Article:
4. Biggest challenge/learning curve?

There have been so many along the way but I think one of the things that I've found most challenging when running a business is not so much the technical aspects, that bit you can learn or hire smart people to help you do, but it's managing your emotions and making sure to get some sort of work life balance. I've invested so much of myself in the brand and that means when times get hard or things go wrong you are immediately more harsh on yourself. The only way to really manage that is to learn through doing and overtime realising that there are some things that are simply out of your control or that you have to learn the hard way.

5. Greatest success/achievement?

The team I work with is probably my greatest achievement. I can honestly say hand on heart that I love coming to work everyday and working with a bunch of people who are really smart, passionate and ambitious. They challenge me and me them and in doing so creates a fantastic learning environment. It's also been awesome to see how our culture has naturally developed over time and how we as a team have matured. I can't wait to see how this will evolve and change over the coming years as we grow as a brand.

6. Your vision for the future?

Pip & Nut is all about celebrating food and helping people love food that loves them back. We want people to genuinely get the wow factor when try our products and so I'm keen to ensure that more people build this positive relationship with food and demystify the fact that a healthier option always has to mean boring. What this means in practical terms is that we become the number one nut butter brand in the UK and we develop more products that sit in other areas of the supermarket in order to become a household name.

7. A piece of advice?

Make sure to do the things you love rather than focus on necessarily doing the 'right' subjects or degrees. I studied art and social sciences at school and university, which I loved, and I now run a multi million pound nut butter brand...things just don't always go in straight lines with your career but what is important is that you feel passion for what you do and success will come.

Job-searching 101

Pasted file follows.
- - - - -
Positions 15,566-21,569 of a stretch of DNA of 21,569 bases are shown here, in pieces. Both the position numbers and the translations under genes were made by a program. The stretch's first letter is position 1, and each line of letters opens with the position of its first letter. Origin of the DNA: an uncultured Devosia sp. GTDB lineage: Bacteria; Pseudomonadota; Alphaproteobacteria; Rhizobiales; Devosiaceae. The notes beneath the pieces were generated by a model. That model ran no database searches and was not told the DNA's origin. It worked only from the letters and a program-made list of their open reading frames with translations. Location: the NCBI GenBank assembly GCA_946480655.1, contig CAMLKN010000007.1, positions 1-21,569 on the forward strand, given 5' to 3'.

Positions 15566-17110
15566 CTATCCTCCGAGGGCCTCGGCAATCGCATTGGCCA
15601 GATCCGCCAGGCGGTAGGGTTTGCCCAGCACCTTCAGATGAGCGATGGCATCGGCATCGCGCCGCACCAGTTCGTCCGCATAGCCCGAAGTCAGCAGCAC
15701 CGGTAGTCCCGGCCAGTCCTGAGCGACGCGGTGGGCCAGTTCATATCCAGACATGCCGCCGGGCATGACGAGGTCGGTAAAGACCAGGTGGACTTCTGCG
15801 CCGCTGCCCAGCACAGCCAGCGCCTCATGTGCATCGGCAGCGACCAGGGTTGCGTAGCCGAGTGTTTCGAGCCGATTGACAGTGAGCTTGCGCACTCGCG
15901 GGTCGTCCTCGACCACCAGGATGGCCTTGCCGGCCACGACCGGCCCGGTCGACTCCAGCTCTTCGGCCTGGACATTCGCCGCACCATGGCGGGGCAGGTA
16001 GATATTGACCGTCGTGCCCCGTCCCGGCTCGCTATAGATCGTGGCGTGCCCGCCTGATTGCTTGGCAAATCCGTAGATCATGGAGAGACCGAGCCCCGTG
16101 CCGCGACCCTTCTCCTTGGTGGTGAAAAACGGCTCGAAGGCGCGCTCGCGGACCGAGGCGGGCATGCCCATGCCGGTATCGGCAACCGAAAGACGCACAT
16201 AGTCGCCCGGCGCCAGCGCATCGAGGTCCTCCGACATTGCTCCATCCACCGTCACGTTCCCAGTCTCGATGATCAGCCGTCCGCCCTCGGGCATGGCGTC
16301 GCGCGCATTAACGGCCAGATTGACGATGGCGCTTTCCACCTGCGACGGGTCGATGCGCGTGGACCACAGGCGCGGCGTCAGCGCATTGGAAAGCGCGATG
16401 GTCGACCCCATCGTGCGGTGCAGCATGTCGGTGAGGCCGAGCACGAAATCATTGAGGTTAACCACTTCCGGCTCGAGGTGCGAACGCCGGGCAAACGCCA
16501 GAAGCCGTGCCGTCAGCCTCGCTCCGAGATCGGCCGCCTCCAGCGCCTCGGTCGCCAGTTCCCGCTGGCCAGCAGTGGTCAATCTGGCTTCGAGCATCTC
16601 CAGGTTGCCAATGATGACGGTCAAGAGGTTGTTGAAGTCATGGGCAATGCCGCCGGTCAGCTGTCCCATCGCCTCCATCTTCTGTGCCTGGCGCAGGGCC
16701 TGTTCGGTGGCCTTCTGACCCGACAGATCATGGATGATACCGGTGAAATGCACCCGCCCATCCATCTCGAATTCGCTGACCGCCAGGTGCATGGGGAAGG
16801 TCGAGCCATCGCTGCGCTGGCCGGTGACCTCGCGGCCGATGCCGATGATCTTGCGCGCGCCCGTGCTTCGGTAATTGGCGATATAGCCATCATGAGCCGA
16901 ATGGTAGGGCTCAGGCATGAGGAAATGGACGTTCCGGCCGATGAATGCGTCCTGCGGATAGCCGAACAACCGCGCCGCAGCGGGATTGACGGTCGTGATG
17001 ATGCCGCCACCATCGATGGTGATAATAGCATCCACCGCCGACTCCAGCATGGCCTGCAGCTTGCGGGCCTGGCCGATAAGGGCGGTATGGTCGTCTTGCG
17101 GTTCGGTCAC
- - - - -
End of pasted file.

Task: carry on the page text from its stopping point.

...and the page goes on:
We know it’s that time of year when people start searching for jobs. Have you just graduated and don’t know where to start? or are you questioning whether you want to stay in your current position? This is a stressful time but stay chilled and build out a plan! We have your back and that’s what matters, stressing does nothing but gives you wrinkles and wastes your time.

This is how to proactively search for a job:

This is how to proactively search for a job:

Brainstorm

Firstly, start by brainstorming to figure out what you want to do and what you wish to get out of your next position. Take into consideration your key skills, what are you qualified for, what company feels right for you and why? Don’t doubt yourself take control of your career search and enjoy the ride. Now think of a few options and imagine yourself in that position? How does it make you feel? Are you excited?

Update your CV & Linkedin

Once you’ve brainstormed (Don’t underestimate pen and paper, a spider graph will work) you should now have a better sense of what direction you want to take your career and what kind of jobs you want to apply to. You may find updating LinkedIn and your CV tedious but its important. Think of it as a exciting task that tells an employee your career story to date. Gather information about past jobs, internships, fascinating projects, and key skills. A CV is often a keyword game so make sure your CV mirrors the Job spec too.

Focus on the quality of applications, not the quantity

It can be tempting to just hit “apply” on Indeed to every position that you like the sound of, but, don’t! Instead focus on making a few really strong applications for places you would LOVE to work for, your CV should be customised for each position and you should connect on LinkedIn with the HR department and send a tailored message (get noticed).

Reach out to your contacts

The smart and tactical way to get your resume into the right hands is to use your industry connections. If you have a contact who can direct your resume to the right person, use it. Job searching is about going above and beyond to get noticed. Never under estimate real relationships.

An email template like this could work

“Hi, I hope you’re well and this email finds you! We met [where/when you met] and I wanted to reach out and see how things are going. [I am currently actively looking for a job in data analytics and am a big fan of {insert company name } I am aware you used to work for them? I would love to hear more about your experience working there and we be extremely grateful for any introductions.”

Best of luck, not that you’ll need it.

FFF x